Ans: It was in 1973 that I was selected in the final 11 team in the Santosh Trophy that was held in Goa. In that tournament, our first match was against Rajasthan which we won. It was really a memorable experience to be part of the team that defeated Rajasthan, which was as its peak during that time. We lost the second match against Bengal in that tournament and won the last match against Gujarat by a huge margin.
In 1974, I was selected for the Indian team which went to Tehran for the Asian Games. Accordingly, we went to Patiala, which was the hub of international-level sports training in the country, and spent around two months practicing for the tournament. However, I was placed as the 21st players of the team, which meant I was an extra. So while the team left, I had to stay back in the country.
Nonetheless, the same year, the Santosh Trophy was held at Jalandhar and we played against Kerala, who were the champions in that edition. We won our first game against Kerala and much have reached the quarterfinals stage of that trophy. Soon after that, I went to Mumbai to play in the Rover’s Cup. As to your question, I must have played in around 7-8 editions of the Santosh Trophy consecutively.
In 1975-76, I was selected to play for the Indian team and went for a tour of Indonesia and Malaysia as part of the team.
In 1976, there was a turning point in my life as I received an ankle injury. That was a turning point because the national team does not call injured players for trial matches of the team for a second time. Although I did not play for the Indian team, I still played in all the other major tournaments and league matches.
Q. Although you played a number of matches in the 80s, your ankle injury prevented you from getting another place in the Indian team. Do you have any regrets about that?
Ans: Yes, there is definitely a lot of regret. As strikers, whenever we go to play any tournament, the entire team depends on us. We are the gamemakers – we have to play and at the same time make others play as well. So for sportsmen like us, injuries are inevitable; they are bound to happen. The injury was really unlucky but I kept playing. However, nowadays I increasingly think as to why tournaments like the ISL was not held during our time? I seriously regret missing the ISL. Anyway, in 1986 I hung up my boots after playing professional football continuously for 15 years.
Q. Where were you born? How did you develop an interest in football?
Ans: I was born in Dibrugarh. My father late S Momin was an Inspector in the Assam Police. I have four other brothers and two siblings. I guess the love for football was ingrained in our beings. From my childhood, I had a deep passion for football and other sporting activities although I could never really make it in academics.
Q. You have played for Assam Police your entire life. We heard that you joined Assam Police only to play football. Can you please recount the journey for us?
Ans: As I said, I loved playing football right from my childhood. Growing up in Dibrugarh, I used to see many Assam police personnel like Kamala Nath, Anil Rai, etc who used to come and play in tournaments. I was so inspired by them and wanted to play alongside with them. But in order to that, I needed to join the Assam Police. So in 1971, I packed my bags and landed up at the Dergaon Police Train Centre. I was very young then but somehow I managed to pass all the tests and joined the 1st APBN. I enjoyed my stint in Dergaon as there was no shortage of either playgrounds or sporting equipment. In 1972, I completed my training and passed out as a constable. That very year, I represented Assam Police at the All India East Zone Football Tournament held in Bengal. That was my first professional tournament as part of Assam Police. Since then, there has been no looking back for me.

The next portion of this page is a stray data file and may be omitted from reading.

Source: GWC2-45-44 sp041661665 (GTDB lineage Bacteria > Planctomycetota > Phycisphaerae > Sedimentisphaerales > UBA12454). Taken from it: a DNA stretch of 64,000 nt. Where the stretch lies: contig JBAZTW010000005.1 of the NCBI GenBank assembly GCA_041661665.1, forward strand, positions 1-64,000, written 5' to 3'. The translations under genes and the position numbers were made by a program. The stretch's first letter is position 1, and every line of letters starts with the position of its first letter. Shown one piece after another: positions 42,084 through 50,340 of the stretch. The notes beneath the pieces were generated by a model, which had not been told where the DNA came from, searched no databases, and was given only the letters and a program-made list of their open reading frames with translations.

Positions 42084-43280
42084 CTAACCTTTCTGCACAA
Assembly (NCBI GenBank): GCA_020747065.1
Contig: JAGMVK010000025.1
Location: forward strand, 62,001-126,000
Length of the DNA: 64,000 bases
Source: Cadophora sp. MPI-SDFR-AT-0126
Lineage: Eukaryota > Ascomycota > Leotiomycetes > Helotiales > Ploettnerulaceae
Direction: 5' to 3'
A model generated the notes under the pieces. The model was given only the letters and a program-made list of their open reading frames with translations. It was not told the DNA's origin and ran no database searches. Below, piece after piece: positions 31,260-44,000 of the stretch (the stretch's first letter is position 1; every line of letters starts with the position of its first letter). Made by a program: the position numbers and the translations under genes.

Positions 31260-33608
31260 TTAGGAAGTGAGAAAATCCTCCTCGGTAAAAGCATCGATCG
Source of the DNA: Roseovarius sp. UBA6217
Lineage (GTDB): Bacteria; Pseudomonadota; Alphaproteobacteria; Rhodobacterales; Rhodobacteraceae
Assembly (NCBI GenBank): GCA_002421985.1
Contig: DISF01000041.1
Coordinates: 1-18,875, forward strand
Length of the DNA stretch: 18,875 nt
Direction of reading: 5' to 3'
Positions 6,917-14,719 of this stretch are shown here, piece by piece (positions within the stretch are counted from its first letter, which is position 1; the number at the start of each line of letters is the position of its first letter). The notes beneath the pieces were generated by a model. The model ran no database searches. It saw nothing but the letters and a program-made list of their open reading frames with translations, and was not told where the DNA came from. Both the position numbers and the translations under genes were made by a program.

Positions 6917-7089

Q. We have already discussed about your sporting career. Did your professional life as a policeman affect your career in any way?
Ans: No, it did not. In fact, after I returned from training in Patiala, I was promoted to the post of Havildar. Then in 1975, when I went to Indonesia as part of the Indian football team, I was rewarded in the form of a promotion to post of Sub Inspector. In 81, I was made an Inspector after the Assam Police won the Bordoloi Trophy.
After I stopped playing professional football, I devoted my entire time and energy into my job. I got involved in all the anti-insurgency operations which was on at that time – Operation Bajrang, Operation Rhino, operations in border areas, etc. Those operations were also memorable for me because many people in interior places recognised me as the football player whom they had heard about. In 1990, I was appointed to the rank of DSP in the 10th APBN.
Q. When did you get married?
Ans: I got married while I was playing itself. I met my wife, who belongs to the Ao Naga tribe, in Dergaon. We fell in love and got married. We have two daughters.
(First published in melange, The Sentinel on June 22, 2018)
In conversation with Shillong-based novelist Ankush Saikia
By Aiyushman Dutta
In the field of English writing in the Northeast, a number of new voices have emerged in recent times who have managed to earn critical acclaim for their brilliant depiction of the hitherto hidden life of people living in the north-eastern periphery of India. One such powerful voice, who has earned immense popularity across the entire country within a relatively short period of time, is Shillong-based novelist Ankush Saikia who has, for the first time, successfully introduced and worked on the genre of crime and detective thrillers set in the Northeast, and elsewhere in India. Right from his first novel, Jet City Women, published by Rupa & Co in 2007, where he talks about life of north-easterners in Delhi, he has continued to write about people and places in this remote land.